—————-_———————————————-

    They want to change hands

  8. How the real world works: – politicians and industry lobbyists hand-in-hand:

    https://www.abc.net.au/news/2019-03-14/epa-scraps-carbon-emssions-guidelines-for-wa-resources-projects/10901574

    The Environmental Protection Authority (EPA) has withdrawn its contentious guidelines requiring major WA resources projects to completely offset their greenhouse gas emissions.

    Top executives from some of the world’s biggest resources companies met Premier Mark McGowan this morning to voice their strong opposition to the environmental watchdog’s recommendations.

    Mr McGowan rang the EPA’s chairman Tom Hatton after the meeting to discuss industry’s concerns.

    He said shortly afterwards, the EPA informed him it would be withdrawing the guidelines while it consulted further with industry.

    Mr McGowan denied the move would create more uncertainty for industry during the consultation period, or that he pressured Dr Hatton to make the move.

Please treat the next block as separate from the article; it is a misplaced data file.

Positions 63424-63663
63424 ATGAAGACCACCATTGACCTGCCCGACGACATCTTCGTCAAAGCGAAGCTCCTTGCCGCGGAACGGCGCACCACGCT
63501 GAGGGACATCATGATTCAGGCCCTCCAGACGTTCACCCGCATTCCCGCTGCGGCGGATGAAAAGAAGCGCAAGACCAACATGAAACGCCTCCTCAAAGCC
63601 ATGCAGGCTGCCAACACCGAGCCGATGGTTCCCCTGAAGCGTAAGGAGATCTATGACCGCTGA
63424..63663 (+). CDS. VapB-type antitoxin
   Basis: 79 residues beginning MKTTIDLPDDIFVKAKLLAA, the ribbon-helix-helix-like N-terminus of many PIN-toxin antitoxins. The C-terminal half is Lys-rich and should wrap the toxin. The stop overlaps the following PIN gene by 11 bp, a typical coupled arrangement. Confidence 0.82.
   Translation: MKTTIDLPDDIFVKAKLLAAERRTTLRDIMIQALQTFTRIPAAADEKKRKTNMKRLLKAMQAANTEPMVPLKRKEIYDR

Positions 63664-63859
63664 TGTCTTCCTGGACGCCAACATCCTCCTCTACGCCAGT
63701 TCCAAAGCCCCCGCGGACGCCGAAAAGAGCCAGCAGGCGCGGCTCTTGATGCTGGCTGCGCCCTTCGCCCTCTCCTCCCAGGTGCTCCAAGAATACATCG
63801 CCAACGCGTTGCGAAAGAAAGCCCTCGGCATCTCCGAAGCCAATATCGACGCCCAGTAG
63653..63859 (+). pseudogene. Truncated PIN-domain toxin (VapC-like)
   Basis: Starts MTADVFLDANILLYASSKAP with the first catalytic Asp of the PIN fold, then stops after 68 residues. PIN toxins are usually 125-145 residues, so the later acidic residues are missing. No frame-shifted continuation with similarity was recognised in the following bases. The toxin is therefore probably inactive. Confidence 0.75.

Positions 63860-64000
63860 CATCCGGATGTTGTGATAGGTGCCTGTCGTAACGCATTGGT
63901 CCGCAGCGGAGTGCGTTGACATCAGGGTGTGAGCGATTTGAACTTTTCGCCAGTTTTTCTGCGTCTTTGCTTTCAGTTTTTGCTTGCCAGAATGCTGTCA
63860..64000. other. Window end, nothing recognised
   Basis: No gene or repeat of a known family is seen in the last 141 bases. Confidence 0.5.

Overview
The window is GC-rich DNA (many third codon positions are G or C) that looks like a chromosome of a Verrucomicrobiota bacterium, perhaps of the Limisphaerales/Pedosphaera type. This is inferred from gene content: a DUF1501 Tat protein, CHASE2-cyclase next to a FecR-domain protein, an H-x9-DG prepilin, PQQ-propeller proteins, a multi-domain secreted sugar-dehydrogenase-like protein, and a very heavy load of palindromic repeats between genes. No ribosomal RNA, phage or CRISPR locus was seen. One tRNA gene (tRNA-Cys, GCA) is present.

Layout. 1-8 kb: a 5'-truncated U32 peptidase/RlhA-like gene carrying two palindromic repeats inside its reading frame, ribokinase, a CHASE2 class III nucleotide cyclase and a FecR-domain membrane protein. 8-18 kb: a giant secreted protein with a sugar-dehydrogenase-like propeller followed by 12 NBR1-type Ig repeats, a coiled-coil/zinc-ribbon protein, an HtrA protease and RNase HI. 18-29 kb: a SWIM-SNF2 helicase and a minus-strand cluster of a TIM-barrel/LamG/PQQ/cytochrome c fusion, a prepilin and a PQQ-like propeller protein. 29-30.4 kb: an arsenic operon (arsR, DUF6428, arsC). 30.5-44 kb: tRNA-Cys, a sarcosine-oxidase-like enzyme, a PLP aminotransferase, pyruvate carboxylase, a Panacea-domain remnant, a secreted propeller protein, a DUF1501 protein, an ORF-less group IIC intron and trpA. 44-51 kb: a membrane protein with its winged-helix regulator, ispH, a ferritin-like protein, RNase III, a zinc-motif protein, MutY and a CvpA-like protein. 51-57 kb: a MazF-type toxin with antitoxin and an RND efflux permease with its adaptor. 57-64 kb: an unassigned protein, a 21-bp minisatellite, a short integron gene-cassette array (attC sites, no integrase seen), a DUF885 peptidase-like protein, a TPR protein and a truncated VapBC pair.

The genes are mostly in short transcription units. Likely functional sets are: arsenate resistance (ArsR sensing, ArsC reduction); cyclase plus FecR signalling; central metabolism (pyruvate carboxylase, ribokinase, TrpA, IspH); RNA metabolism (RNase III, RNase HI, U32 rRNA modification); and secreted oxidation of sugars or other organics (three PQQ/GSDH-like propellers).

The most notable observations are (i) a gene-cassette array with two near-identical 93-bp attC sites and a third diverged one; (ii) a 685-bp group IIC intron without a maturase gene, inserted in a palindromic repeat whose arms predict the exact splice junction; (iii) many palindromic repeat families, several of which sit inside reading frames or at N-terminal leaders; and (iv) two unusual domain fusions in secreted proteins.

9. Sending Michaelia Cash to help out with a struggling seat campaign would have to be one step away from raising the white flag, surely.

    I guess every everybody else was busy.

  10. ” Get back to me when you do reject Green preferences otherwise you remain vulnerable to trolling accusations, right or wrong.”

    EB, thats silly. Particularly with reference to the Greens who as a party seem to me to have less influence than most on how thier voters allocate preferences.

  11. Also telling that Alan Tudge, that inspirational hunk of charisma, was trotted out in Tony Abbott’s electorate to stand on a road and whinge about no billion dollar tunnel up to the Northern Beaches.

    In the past, Abbott would have been in Tudge’s electorate, raising his profile

  12. Pegasus @ #1710 Thursday, March 14th, 2019 – 6:11 pm